Straw bales relieve housing crunch

  For six years, Red Feather Development Group has been pushing a low-cost solution to the housing crunch on Indian reservations, where extended families often squeeze into tiny government-issue homes. One answer, according to the Bellevue, Wash.-based nonprofit, lies in building houses with bales of straw.


The bales are a product of the wheat harvest on many Western reservations. Stacked together, they provide wall insulation and structural support for houses which are cheaper and four to seven times better-insulated than comparable public housing.


Using volunteer labor from reservations and community groups, Red Feather has organized construction of over three dozen homes for needy families. Locals learn straw-bale construction by working on Red Feather buildings and are equipped to build their own homes; several residents of Montana's Crow reservation did just that following a Red Feather project there last summer.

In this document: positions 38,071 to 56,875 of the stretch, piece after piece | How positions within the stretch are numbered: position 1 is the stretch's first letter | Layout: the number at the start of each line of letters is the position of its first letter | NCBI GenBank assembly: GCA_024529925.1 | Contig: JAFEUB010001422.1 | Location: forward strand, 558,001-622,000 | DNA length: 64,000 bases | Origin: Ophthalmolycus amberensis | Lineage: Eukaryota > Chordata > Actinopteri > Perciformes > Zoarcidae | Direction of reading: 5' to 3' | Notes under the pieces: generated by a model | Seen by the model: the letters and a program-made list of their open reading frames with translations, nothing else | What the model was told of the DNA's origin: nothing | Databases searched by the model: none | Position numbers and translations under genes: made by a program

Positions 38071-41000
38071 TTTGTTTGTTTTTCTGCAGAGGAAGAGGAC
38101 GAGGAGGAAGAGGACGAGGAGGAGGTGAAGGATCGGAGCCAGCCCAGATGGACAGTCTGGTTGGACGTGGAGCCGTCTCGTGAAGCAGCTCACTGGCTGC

Federal housing authorities are catching on, as well. Following the latest Red Feather demonstration in July on Pine Ridge Reservation in South Dakota, Housing and Urban Development officials were enthusiastic about increased construction of straw-bale houses on reservations.


"It's a really positive moment for us," says Red Feather spokeswoman Betsy Model.


For more information, call Red Feather at 425/453-7188 or look on the Web at www.redfeather.org.
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